Home (?)

I left this blog for a while, seeking to fully enjoy being home, and engaging in fully personal experiences. I’ve become closer friends with some I never expected to, and even better, made new friends with interesting lives and stories.

Growing up, it was hard not to associate people to a certain group or stereotype. I guess thats what a “harmonious, multicultural” society brings about. I guess we fell into it, as we were taught to.Whilst we live fairly peacefully with each other it is without a doubt filled with segregational pressures and indirect racism. I never realised how bad it was, until being away for a year in a whole new place with completely different social rituals, and coming back.

It was a shock. The rude behaviour I had never noticed before suddenly showed itself in full raw, uncut glory. It was with pure disgust that I started to analyse my ways, and started to wonder if I had subconsciously subscribed to that. That my little bubble of peace, friendliness, and “everything was okay” was actually just a fraction of society that behaved decently.

Having realised that, I started looking at people differently. I started questioning anyone who seemed to wonder about someone’s race and I went along the lines of “did it really matter?”. The oddness was that this place that I called home struck me as severely hostile. From a personal point of view, I had never realised the indirect racism I had been subject to, as with many people of my race. They were of the kind that welcomed you, and treated you like an equal only to blatantly, and grotesquely point out several flaws in your “people” and how different you really were. I began to flinch more every time someone “jokingly” mentioned our lack of cleanliness (some of us are far cleaner than a lot of you bastards), our lack of direction in life, our gangster like association, and so much more. It became apparent to me that they treated me as an anomaly of the race, not proof that their generalisations were wrong. They treated me as the “chosen one”, the one of that race they allowed into their group, while they disgustingly criticised people I share a race with in front of me. And they turn my “people” argument back on me. It has become “Oh, but we don’t mean you, just in general, not all of you are like that.” But isn’t that enough of a hint that the ones who are “not like that” are anomalies?

And its sad because, I have seen people so very discouraged from a young age to do well, that they get involved in very “stereotypical” things.

I’d like to say it isn’t because of their race, but maybe it is because of the colour of their skin, that others seem to tell them that they will grow up a certain way, speak a certain way, fail a certain way, and so they subscribe to that.

Going out in friend groups made me realise the worst. We find ourselves avoiding mixed groups, for one or the other may be left out. And I firmly dislike this behaviour. I believe inclusivity comes from the individual supposedly “left out”. Understandably, certain groups have a way of excluding people, by language and more. But in most cases I’ve been involved in, it seemed to me that there was a lack of interest in wanting to relate, and seated on a high horse that person decidedly didn’t find a need to do so. Instead, silence and complaints later on make it seem incredibly hostile, and instead of a friendship its a competition that aims at balance, and holding everyone’s feelings on trays of glasses.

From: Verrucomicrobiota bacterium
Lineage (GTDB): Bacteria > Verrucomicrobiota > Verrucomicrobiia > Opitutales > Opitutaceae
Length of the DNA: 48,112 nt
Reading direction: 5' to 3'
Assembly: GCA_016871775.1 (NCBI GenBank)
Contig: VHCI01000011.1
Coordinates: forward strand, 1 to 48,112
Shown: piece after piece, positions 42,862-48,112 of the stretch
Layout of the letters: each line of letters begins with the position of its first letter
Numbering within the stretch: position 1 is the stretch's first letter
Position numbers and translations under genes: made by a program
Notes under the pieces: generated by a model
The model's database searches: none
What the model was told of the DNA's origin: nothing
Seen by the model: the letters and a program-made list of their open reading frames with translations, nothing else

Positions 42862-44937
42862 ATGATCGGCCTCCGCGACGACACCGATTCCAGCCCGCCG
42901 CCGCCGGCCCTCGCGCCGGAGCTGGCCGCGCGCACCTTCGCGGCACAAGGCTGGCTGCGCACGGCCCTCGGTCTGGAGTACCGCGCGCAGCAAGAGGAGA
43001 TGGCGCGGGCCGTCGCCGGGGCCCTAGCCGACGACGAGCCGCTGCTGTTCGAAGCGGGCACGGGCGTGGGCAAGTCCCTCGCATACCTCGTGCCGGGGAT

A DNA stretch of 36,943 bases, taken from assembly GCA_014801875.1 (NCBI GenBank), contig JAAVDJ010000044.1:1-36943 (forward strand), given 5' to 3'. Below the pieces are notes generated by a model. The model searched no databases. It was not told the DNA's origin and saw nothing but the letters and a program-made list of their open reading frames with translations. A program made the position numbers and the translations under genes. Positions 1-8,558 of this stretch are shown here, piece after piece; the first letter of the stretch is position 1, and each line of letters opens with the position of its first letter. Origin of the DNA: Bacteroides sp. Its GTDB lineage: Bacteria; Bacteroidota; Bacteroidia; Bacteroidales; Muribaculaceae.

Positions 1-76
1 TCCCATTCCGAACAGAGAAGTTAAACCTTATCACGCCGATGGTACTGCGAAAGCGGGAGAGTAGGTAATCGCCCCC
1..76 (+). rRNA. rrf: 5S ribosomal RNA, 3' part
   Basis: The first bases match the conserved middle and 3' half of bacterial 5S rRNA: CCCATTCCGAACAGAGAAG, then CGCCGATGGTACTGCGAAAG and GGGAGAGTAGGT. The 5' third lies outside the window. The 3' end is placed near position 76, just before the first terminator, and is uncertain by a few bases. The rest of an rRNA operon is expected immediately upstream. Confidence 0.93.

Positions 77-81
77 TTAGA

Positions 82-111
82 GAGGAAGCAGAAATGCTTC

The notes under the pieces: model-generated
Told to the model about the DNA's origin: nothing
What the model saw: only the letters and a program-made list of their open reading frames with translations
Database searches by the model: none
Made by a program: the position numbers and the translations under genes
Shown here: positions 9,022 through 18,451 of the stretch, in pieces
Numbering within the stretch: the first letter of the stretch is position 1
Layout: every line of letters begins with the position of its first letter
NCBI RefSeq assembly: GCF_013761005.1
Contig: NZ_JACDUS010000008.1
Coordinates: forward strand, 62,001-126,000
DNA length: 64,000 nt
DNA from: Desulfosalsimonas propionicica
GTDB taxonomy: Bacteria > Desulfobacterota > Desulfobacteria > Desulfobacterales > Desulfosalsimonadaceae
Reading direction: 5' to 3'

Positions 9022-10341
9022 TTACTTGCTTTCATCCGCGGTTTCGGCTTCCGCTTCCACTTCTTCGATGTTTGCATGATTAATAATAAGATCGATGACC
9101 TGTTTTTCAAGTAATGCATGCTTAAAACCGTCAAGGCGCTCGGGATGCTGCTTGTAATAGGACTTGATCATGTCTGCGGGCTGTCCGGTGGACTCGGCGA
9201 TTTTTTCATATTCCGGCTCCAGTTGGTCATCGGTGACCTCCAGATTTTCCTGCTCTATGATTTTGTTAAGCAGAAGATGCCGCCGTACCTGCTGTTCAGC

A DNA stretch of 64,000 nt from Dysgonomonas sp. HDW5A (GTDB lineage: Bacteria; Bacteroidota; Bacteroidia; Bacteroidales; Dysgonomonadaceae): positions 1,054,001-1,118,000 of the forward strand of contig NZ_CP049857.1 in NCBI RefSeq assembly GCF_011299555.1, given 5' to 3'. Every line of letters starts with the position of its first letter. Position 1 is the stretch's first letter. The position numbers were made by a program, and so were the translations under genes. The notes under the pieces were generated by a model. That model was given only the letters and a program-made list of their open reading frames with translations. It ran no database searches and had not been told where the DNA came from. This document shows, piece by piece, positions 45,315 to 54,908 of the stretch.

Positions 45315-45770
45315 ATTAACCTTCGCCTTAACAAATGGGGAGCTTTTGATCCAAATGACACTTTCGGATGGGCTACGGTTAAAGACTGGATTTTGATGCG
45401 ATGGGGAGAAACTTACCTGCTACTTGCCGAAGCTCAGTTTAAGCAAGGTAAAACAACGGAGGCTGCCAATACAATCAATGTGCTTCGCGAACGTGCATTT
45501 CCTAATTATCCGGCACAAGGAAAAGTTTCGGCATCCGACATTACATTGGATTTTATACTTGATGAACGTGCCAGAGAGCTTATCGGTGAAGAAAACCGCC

I am degraded for the races of the people I spend time with. And it frustrates me so much that “race” even matters anymore. Malaysians are obsessed with figuring out if you have any mixed blood and if so, a fairer kind of mixed elevates your status. You’re not fully of the dark side like the rest of us, no, or maybe that mixed blood explains your intelligent behaviour, or your bad tolerance for alcohol. Its painful to see this happen. And it hurts, as much as everyone makes it sound like a compliment. Its a message to the rest of us that, if you do well, you were never your race to begin with. If you aren’t mixed, but aren’t “like the rest of your people” then don’t worry, we’ll turn you against them, and soon you will have the same prejudice. Your sentences will end with “I hate to sound like I’m stereotyping but its actually true! I mean even though I’m *race*, I agree.”

And people will nod. Feel better about themselves because its “fact”. Because then we are assured that when we grew up learning race determined someone’s behaviour, future, and worth, we weren’t taught wrong.

Who needs to change ideals we learnt so young anyway? It must be SO hard to be Malaysian, and the stereotypes “help” keep us safe.

You have no idea how many people have said that last sentence to me. My eyes have muscles from rolling so much these days. Cure this frustration in me and help me educate anyone who is doing this. Regardless of age, it is easy to talk to most people about this from a calm, reasonable perspective. We are a nation that needs no race to identify us. Our culture is important yes, our different family traits, traditions, but thats entirely individual. No one person is the exact same as another, even culture wise.

Its not who we are. We are perhaps the most unique bunch of people thrown together, with all sorts of beliefs and practices, it would seem ridiculous to even categorise us.

Though its astounding that we still do, badly.

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